MM: We all understand what it means to have a secret. In many ways, secrets are the manifestation of the conflict between a person’s private self and their social world. We know or do things that we are determined to hide from others; this could be for reasons of shame, guilt or even security, to name a few. The problem is that secrets often entail lies or, at the very least, lies of omission. So, right away, a secret sets up a conflict, both within the self and between the self and the world. And since conflict is at the heart of any good fiction, secrets are always going to be fertile territory for writers.

BRC: Several chapters in the book are from Luke’s point of view. Was it challenging to adopt the perspective of a teenage boy when you were writing?

MM: Yes, this was very challenging. I was Luke’s age in 1978, an altogether different time to be a teenager. And although some things never change (having crushes, declaring independence from parents, grappling with identity), social media, computers and the internet have changed the day-to-day experience of being a teen. However, I’ve raised two children; one is now 22 and the other is 19. So I do have some experience listening to and watching a younger generation. I also read voraciously, and that includes Young Adult books, which keeps me up on the language and preoccupations of today’s teens.

BRC: THE LIGHT IN SUMMER has plenty of romance and humor, but it also tackles some pretty weighty topics, like Billy’s struggles as a mom. As an author, how do you balance those more serious themes with the more lighthearted aspects of your story?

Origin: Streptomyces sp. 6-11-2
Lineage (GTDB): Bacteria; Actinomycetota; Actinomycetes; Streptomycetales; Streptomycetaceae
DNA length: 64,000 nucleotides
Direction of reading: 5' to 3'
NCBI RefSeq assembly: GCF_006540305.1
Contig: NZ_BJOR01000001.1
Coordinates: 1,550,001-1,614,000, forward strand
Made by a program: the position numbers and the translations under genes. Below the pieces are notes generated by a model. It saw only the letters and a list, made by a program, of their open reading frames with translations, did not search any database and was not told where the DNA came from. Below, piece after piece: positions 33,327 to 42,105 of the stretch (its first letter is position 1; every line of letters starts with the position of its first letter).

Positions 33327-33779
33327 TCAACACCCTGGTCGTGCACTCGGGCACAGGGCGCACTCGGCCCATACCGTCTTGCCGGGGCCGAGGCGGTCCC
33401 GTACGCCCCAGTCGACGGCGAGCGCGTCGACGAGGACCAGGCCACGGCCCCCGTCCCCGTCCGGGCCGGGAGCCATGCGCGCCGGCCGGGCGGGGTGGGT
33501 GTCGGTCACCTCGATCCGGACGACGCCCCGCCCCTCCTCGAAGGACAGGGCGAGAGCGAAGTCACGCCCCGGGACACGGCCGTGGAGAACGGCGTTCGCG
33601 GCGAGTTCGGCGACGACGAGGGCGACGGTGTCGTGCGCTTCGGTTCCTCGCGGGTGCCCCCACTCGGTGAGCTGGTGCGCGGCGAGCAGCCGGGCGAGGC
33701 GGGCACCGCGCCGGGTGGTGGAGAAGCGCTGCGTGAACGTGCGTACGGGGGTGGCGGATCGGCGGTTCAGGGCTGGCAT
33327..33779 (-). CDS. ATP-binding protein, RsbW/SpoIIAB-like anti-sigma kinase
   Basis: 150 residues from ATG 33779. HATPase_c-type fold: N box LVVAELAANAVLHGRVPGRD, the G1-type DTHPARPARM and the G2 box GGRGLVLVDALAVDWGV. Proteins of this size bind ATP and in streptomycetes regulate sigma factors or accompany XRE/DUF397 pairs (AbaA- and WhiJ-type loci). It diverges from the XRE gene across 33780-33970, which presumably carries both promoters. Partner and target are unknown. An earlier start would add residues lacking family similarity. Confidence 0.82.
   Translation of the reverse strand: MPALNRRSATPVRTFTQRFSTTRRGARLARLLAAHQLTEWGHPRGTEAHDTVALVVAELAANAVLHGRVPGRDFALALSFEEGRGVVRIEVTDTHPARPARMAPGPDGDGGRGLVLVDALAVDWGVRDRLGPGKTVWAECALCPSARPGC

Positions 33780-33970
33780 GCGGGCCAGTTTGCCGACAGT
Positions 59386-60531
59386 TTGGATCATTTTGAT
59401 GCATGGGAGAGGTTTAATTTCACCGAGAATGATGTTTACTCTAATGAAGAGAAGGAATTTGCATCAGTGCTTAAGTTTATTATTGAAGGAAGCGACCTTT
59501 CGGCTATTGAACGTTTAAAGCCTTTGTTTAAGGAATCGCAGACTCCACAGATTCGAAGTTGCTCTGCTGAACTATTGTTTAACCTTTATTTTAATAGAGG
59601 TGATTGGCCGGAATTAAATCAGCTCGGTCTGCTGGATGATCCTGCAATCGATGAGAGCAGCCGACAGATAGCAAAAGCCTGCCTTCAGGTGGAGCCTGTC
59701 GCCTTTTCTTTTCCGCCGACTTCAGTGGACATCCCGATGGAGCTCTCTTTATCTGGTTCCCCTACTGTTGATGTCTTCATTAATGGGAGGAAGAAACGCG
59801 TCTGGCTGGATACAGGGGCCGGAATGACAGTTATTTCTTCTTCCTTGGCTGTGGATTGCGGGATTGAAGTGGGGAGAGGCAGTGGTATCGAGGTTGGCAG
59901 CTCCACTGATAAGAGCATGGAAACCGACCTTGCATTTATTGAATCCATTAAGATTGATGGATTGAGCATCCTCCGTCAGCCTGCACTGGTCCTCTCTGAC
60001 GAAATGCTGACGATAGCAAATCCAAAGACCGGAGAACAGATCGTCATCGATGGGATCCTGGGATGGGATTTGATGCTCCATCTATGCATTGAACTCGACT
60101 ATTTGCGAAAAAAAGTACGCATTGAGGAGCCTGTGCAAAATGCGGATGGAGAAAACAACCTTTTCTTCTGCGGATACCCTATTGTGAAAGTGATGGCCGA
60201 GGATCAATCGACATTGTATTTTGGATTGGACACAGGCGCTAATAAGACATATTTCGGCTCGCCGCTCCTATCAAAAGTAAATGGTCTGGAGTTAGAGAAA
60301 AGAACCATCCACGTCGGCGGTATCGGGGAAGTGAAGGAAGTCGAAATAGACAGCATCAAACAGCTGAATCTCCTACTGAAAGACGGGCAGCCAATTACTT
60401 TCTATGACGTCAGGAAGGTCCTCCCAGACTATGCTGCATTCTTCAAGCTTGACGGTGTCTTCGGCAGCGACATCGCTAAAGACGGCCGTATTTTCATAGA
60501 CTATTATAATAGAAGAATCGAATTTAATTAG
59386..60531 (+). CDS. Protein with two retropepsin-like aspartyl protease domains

MM: It’s difficult to balance what I think of as the light and dark parts of a story. But, in my mind, it’s essential. Even if something terrible has happened to a character, I never want to overwhelm the story with too much darkness. And one way to do that is through humor and romance --- two things that lighten our lives. I do believe that love and a strong dose of humor can often get us through even the darkest things. And, as a writer, I am a strong advocate of the happy ending!

BRC: One of the things I really enjoyed about THE LIGHT IN SUMMER was all the colorful townspeople, like the feisty Mrs. Streeter (who’s still holding a candle for Cary Grant), and Mara, the eager young library patron who gets her book recommendations from Billy. Do you imagine characters in advance and then find a story for them, or are they developed as you write?

MM: I think secondary characters --- like Mara and Mrs. Streeter --- are hugely important to any work of fiction. They illustrate the diversity of people in the world, give texture to a story, allow for flashes of light and dark, and sometimes provide a foil for the main character. Almost always these secondary characters are organic to the story I’m writing. Billy is a librarian, which makes me imagine what her patrons are like. My main characters are a little different. I imagined Billy --- a young single mom, grappling with the death of her father and the complexities of raising a teenage son alone --- and then I found a story for her.